The Argos are waiting patiently as quarterback Rick Ray takes the time to go through the process of deciding what’s next.

“We’ve had some very thorough conversations. He’s left the door open. He still has medical stuff to do, he had to get medical approval, pass some tests, some of it’s on his own to get taken care of,” Toronto general manager Jim Popp said Friday.

“That’s been the extent of it, that was the end of January going into free agency, I had a thorough conversation with him, Corey [Chamblin] did and it was just left to that but a decision made, he’s the only one that can do that.”

Ray was injured when he was taken down during the third quarter of the Argos home opener last June. He lay on the turf for over 10 minutes as medical personnel isolated his neck and loaded him onto a cart. He spent two nights at a Toronto hospital undergoing tests and left with a brace on his neck. He has not played or practiced since.

“He sees a lot of specialists, it’s not our doctors. Then there are some things that even after the specialists clear him that he still has to go take further tests. There are two different segments to this, it’s his current situation then further tests to know really if he were to play again would he be cleared. I think that’s part of the process that you’d sit back and watch,” Popp said.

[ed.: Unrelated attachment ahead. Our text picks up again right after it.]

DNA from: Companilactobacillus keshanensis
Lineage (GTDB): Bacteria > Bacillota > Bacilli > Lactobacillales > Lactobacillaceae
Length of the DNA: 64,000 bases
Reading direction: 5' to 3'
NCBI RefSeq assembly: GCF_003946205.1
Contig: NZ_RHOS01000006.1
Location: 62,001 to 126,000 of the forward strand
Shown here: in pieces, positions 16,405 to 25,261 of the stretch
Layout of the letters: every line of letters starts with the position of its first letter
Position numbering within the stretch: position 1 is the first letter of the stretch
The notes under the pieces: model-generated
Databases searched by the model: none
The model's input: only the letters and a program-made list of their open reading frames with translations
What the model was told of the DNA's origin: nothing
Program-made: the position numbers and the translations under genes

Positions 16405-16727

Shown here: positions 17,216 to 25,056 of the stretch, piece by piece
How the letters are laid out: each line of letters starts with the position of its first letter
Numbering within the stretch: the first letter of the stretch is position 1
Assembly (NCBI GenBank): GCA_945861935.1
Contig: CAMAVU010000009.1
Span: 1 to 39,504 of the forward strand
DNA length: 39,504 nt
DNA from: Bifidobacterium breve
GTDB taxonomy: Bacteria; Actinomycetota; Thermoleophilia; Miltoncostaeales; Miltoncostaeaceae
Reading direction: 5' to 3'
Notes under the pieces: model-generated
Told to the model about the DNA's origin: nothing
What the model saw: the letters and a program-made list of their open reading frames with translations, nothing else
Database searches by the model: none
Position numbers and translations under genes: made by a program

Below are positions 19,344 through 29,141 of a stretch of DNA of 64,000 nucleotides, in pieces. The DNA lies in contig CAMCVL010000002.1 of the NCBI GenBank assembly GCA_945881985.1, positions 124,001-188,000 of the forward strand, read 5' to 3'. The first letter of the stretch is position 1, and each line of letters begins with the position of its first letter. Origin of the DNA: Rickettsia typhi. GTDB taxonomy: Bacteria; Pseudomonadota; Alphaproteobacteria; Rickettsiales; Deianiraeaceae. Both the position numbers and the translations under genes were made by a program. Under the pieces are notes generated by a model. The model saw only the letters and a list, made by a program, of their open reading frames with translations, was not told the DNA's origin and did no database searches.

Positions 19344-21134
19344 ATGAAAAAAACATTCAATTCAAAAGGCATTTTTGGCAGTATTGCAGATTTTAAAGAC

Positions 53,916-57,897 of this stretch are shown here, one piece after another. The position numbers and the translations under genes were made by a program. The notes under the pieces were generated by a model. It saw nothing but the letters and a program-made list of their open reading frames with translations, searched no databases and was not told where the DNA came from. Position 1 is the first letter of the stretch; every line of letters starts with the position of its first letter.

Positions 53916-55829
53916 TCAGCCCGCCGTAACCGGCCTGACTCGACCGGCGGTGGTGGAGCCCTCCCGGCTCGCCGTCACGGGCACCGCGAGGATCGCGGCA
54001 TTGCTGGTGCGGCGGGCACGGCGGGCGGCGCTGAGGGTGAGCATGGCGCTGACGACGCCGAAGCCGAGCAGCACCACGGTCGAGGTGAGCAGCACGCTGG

“If he does decide to play he may not decide that until May, nobody knows, maybe June. If he’s not going to play, as it is with anybody, whether you’re a football player or any career: ‘this is what I want to do and I’m done.'”

The veteran passer won a record fourth Grey Cup in 2017, capping a comeback season that saw Ray throw for 5,546 yards – his highest total since 2008 – and 28 touchdowns while missing just one game.

“If someone doesn’t go through training camp it makes it a very difficult situation. Evaluating where people are, a lot of that would be the structure of a contract,” Popp said. “You don’t have to get your cap until the end of the year so you have plenty of time to restructure and do things to make something work.”

There could be an opportunity where Ray signs as a third-string quarterback behind likely starter James Franklin and whoever wins the backup job while starting the transition to the coaching ranks.

“I think we’d have to discuss what that role is,” Popp said. “If he were to play or continue playing then I think he’d be open for about anything we’d have a discussion with.

“We’d love to have him back. He’s just a tremendous, respected person in the room not just as a person but as a leader when he is on the field. He’d be tremendous help and teacher to anybody if he were playing a different role but it’s all hypothetical.”

So while the team is willing to keep the door open for Ray, the realities of football mean they have to look towards the future.

“From our end, we don’t expect anything,” Popp said. As an organization, you’ve got to move forward until you know for certain.”